I am reading a report titled ``Definition of safe separation criteria for external store and pilot escape capsules'' in which the author uses following expressions.

From Newton's second law: $$ z \left( t\right) = \frac{1}{m} \int \int\limits_{0}^{t}F \left( \tau \right)d\tau dt$$

From Taylor Series,

$$ F \left(\tau \right) = F \left( 0 \right) + \sum\limits_{n=1}^{\infty} \frac{d^{n}F}{d\tau^n} \Bigg\rvert_{\tau = 0} \frac{\tau^{n}}{n!}$$

Substituting the Taylor series expansion in first equation, we get

$$ z \left( t\right) = \frac{1}{m} \left[ \frac{F \left( 0 \right) t^{2}}{2!} + \sum\limits_{n=1}^{\infty} \frac{d^{n}F}{d\tau^n} \Bigg\rvert_{\tau = 0} \frac{\tau^{n+2}}{\left(n + 2 \right)!}\right] + w \left( 0 \right) t + z \left( 0 \right)$$


  1. I am familiar with differntial equation form of Newton's Second law, i.e., $F = m \frac{d^{2}z}{dt^{2}}$ but I don't know how the author obtained integral form, especially the limits of integration.
  2. Since the integral with respect to $\tau$ is a definite integral, why the author has added constant of integration when integrating with respect to $\tau$.

Review of Terms

w(t) -> v(t) -> velocity at time t

z(t) -> x(t) -> position at time t

w(0) -> initial velocity


We can compute $w(t)$ from force, since $\frac{dw}{dt} = F(t) / m$, so $$w(t) - w(0) = \int_{0}^{t}\left(\frac{1}{m}F(\tau)d\tau\right)$$

Which means $$w(t) = w(0) + \int_{0}^{t}\left(\frac{1}{m}F(\tau)d\tau\right)$$

We can compute $z(t)$ from velocity: $$z(t) - z(0) = \int_{0}^{t} \left( w(\tau) d\tau \right)$$

Where we substitute the above integral expression for $w(t)$: $$z(t) - z(0) = \int_{0}^{t}\left( w(0) + \int_{0}^{t}\frac{1}{m}F(\tau) d\tau\right)d\tau$$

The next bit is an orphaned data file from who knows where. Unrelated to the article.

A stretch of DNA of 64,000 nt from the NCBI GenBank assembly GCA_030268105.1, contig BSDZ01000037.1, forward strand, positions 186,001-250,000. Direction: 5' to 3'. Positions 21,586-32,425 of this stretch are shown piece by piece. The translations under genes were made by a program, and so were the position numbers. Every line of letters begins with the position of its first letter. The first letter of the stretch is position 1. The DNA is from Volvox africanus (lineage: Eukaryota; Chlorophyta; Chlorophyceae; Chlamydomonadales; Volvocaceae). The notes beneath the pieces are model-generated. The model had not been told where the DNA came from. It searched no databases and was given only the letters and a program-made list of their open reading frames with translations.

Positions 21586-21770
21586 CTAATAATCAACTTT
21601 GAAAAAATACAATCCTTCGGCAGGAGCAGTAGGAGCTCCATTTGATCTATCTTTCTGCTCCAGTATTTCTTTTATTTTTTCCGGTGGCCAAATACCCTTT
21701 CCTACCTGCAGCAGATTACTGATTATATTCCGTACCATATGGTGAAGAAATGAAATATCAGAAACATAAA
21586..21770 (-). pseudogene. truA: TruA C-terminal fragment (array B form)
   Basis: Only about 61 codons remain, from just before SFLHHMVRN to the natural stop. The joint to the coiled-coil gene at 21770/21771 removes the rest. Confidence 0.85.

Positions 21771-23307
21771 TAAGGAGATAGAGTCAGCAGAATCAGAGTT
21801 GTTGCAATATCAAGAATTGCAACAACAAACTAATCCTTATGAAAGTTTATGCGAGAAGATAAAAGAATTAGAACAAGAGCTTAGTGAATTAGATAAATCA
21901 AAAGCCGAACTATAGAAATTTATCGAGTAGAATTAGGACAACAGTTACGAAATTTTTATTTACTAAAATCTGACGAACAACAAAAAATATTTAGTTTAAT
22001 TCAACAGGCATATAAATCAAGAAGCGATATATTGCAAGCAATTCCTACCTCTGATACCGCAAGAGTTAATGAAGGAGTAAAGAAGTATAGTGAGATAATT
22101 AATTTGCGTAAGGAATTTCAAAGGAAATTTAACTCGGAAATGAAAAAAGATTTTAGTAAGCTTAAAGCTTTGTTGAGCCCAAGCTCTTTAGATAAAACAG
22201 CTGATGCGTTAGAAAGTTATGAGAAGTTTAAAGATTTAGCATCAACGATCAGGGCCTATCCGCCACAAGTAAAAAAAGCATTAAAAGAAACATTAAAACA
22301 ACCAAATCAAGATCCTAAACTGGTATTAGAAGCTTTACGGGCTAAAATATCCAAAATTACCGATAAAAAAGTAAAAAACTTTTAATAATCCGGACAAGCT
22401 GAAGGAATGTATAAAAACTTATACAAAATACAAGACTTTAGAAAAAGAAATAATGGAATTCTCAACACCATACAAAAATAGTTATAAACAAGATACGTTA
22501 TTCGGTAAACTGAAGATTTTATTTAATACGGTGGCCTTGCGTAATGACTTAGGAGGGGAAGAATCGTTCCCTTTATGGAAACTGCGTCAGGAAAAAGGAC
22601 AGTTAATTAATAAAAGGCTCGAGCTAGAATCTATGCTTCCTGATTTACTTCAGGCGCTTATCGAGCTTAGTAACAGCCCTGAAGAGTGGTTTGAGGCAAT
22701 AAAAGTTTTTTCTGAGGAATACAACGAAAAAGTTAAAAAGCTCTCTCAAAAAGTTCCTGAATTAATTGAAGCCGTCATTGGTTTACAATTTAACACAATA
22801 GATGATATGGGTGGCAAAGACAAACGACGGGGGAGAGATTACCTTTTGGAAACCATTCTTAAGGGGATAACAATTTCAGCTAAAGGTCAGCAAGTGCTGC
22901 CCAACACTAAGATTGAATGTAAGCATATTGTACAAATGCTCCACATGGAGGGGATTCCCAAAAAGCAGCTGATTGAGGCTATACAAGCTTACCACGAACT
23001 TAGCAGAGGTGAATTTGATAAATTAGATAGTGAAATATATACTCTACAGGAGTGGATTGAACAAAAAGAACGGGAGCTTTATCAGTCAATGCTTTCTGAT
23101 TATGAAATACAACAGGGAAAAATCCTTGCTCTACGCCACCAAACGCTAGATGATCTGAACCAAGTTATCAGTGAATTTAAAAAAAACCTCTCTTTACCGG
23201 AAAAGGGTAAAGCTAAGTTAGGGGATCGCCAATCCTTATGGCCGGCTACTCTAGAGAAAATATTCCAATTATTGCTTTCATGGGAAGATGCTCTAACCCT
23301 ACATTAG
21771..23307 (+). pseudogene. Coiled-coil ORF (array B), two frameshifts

Since $w(0)$ is constant, we can compute its integral in closed form: $w(0) * t$.

$$z(t) = z(0) + w(0)t + \int_{0}^{t}\left(\int_{0}^{t}\frac{1}{m}F(\tau) d\tau\right)d\tau$$

And you can use that Taylor expansion to write an expression for this integral.


  1. The integral form is the double-integral of the differential equation.

  2. The integration constants you are seeing come from the fundamental theorem of calculus — they’re the initial conditions. Recall the classic kinematic equation: $z(t) = z(0) + w_0t + \frac{a_0t^2}{2}$ for the same expression, where acceleration is known to be constant. $w_0$ is $w(0)$. The body’s initial velocity applies a linear offset to its motion


I have never seen such an expression of the Newton second law. From the first equation you provide, it seems that there are two different time variables, $t$ and $\tau$, which is obviously not the case. From what I get this notation is just a translation of a double integration in time. I agree with you that the limits of the integration are quite confusing. To my mind both integral limits should be 0 and t, and I would rewrite the whole equation this way: $$ z \left( t\right) = \frac{1}{m} \int\limits_{0}^{t} (\int\limits_{0}^{t}F \left( \tau \right)d\tau) d\tau $$ As for your second question, the constants of integration just reflect the physical initial conditions. $w(0)$ is the velocity and $z(0)$ the position at time $t=0$, I do not think it has something to do with the integral being definite.

  • $\begingroup$ I think integration constants are not added when evaluating definite integrals. Thanks. $\endgroup$ – Ali Baig Apr 14 '20 at 9:37

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